Paulette had been coping with food and struggling with emotional eating from a young age. “I had been using food since I was six years old. I was raised in a dysfunctional family. In that sort of environment, a child does what she can to bring control and balance back into her life. I learned very early in life that there was comfort food that helped me survive.”
To add to her pain, she was ridiculed about her weight at school and by family members, and wasn’t allowed to eat what other kids ate. Paulette discovered dieting when she was 18, feeding a repetitive cycle. She tried numerous diets with “success” – for a while. “I knew there was something missing until I heard about emotional eating.” Paulette now recognizes that the guilt and shame were important drivers of her emotional eating cycle.
Listen as Paulette talks to Dr. Michelle May, founder of Am I Hungry? Mindful Eating Programs and Training about her recovery from emotional eating.
“I read Eat What You Love, Love What You Eat for Binge Eating cover to cover and I sat there and cried. Finally, somebody out there understands what’s going on in my body and my head.” She participated in an Am I Hungry? Mindful Eating for Emotional Eating and Binge Eating Retreat one year ago. “I’ve had so many breakthroughs!”
In addition to the self-care skills she is learning, Paulette says, “I can be a scientist and pay attention to how food affects my body.” She used to be a “perfectionist and rule-follower” but now, “I don’t have to follow rules anymore. I don’t beat myself up anymore. I’m learning my own body and I know that certain foods affect me differently. That is part of the process for me.”
Paulette has become gentle and compassionate with herself. “I don’t go backwards anymore. Sometimes it is baby steps, or one thing a day.” Mindfulness has also found its way into her work and her relationships.
Due to shame, Paulette has only recently begun to share her story. Now she hopes that her experience will help others take a step toward healing their relationship with food by attending a retreat and/or participating in a Mindful Eating for Binge Eating Program. “This program is too important to keep to myself.”
5 years later: Living a beautiful, vibrant, mindful life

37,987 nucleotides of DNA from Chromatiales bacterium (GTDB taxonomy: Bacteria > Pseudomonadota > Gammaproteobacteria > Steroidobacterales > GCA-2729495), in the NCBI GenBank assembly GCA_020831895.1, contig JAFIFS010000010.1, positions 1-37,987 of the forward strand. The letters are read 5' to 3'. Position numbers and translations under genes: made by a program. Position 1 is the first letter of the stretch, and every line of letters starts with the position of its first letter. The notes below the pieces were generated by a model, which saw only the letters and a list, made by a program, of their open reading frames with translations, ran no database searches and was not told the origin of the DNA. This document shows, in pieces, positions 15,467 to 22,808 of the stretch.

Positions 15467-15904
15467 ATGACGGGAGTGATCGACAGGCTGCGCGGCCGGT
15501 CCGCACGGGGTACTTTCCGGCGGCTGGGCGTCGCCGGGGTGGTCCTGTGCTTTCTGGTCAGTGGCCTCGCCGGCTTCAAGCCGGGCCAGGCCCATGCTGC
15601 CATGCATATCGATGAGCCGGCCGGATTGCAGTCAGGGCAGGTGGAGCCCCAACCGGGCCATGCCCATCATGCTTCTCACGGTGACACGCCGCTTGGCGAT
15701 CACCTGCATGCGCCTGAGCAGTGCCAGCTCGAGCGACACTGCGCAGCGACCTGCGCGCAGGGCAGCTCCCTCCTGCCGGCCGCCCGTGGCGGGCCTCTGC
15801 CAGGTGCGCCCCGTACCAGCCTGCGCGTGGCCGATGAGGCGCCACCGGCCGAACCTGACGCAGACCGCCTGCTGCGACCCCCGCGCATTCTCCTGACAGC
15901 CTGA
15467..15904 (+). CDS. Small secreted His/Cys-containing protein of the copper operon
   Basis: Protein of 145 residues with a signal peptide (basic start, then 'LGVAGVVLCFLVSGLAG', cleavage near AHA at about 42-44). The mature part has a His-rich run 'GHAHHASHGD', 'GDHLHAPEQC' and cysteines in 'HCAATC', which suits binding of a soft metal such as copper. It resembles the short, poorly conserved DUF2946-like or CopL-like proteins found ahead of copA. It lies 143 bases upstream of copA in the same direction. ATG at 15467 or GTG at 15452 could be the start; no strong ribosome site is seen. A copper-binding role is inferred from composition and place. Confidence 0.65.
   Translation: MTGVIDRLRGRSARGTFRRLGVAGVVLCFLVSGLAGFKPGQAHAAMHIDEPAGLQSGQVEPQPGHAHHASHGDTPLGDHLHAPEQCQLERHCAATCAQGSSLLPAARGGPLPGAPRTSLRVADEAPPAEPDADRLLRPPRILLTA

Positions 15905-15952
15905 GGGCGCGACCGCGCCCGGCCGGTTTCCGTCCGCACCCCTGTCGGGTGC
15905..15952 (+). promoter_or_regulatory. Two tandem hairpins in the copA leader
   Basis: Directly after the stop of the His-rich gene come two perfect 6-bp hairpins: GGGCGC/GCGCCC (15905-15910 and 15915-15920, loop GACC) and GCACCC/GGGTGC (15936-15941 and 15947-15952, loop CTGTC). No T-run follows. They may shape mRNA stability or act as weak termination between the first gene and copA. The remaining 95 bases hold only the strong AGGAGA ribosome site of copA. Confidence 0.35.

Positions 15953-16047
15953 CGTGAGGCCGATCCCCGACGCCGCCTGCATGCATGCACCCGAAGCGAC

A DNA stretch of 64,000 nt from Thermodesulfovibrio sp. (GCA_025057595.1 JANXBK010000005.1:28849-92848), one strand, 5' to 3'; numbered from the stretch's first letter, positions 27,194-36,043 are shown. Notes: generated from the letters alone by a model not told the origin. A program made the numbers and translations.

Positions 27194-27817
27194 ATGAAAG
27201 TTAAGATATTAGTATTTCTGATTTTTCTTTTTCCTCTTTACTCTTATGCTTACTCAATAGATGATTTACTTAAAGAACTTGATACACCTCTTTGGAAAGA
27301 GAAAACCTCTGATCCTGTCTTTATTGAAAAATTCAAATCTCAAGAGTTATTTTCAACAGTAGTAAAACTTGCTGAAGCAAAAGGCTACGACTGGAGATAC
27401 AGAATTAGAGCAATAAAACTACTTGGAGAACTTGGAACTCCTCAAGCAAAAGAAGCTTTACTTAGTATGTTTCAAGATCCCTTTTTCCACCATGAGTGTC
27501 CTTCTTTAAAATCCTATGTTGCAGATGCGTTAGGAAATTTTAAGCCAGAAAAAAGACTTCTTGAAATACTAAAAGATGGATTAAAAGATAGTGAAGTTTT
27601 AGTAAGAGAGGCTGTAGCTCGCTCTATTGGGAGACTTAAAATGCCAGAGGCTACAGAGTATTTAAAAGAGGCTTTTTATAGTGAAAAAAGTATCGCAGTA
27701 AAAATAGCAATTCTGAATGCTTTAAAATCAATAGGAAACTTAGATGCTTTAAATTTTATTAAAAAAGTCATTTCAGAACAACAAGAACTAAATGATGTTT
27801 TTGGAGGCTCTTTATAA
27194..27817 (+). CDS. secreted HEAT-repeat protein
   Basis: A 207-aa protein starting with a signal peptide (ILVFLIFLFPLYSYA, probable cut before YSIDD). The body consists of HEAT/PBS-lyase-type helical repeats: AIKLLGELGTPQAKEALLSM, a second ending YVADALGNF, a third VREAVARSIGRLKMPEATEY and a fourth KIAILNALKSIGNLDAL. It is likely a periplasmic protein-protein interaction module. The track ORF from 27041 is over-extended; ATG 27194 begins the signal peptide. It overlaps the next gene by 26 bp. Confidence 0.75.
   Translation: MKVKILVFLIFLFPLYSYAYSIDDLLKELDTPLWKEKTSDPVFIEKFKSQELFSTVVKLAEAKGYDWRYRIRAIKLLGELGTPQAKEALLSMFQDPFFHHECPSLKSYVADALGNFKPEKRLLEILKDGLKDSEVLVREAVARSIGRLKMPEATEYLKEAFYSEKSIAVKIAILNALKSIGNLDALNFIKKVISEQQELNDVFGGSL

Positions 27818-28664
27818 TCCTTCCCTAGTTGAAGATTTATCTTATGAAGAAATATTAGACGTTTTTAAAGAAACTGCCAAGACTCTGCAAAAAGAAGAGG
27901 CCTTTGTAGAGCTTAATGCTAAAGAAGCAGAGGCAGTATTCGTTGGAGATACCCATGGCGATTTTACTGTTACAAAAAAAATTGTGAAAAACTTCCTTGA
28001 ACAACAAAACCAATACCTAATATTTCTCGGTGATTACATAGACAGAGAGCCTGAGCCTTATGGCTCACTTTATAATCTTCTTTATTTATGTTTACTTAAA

An email from Paulette:
Since my conversation with Dr. May five years ago, my journey with mindful eating has led me in many directions. It reminds me of the small river that runs near my country home: Sometimes easy to ford, sometimes flooding out of its banks. Sometimes frozen over, sometimes flowing freely. Sometimes clear, sometimes murky. Always twisting, meandering, and moving.
Has the journey been easy? Of course not!
Understanding the why behind my relationship with food is taking time, persistence, patience, and lots of positive self-talk and gentle self-care. There have been times when I’ve run into invisible walls and needed help to move beyond them. I attended a second Mindful Eating for Emotional Eating and Binge Eating Retreat two years later and a virtual retreat a few years after that.
I also joined the online Mindful Eating Support Community. The community is a wonderful place for people on their healing journeys. In addition to all the benefits it offers, we offer each other validation, encouragement, and unconditional acceptance of who we are and where we are in the process. Connecting with my Support Community friends helps me reflect on issues as they surface and unravel more of my why.
Seven years ago, an Eat What You Love, Love What you Eat flyer came across my desk at work and changed my world! The sense of freedom I gained at my first Mindful Eating for Emotional Eating and Binge Eating Retreat grows as I continue to trust the process. As I use my mindful tools and skills to heal my mind, body, spirit, and heart, I am able to live a beautiful, vibrant, mindful life.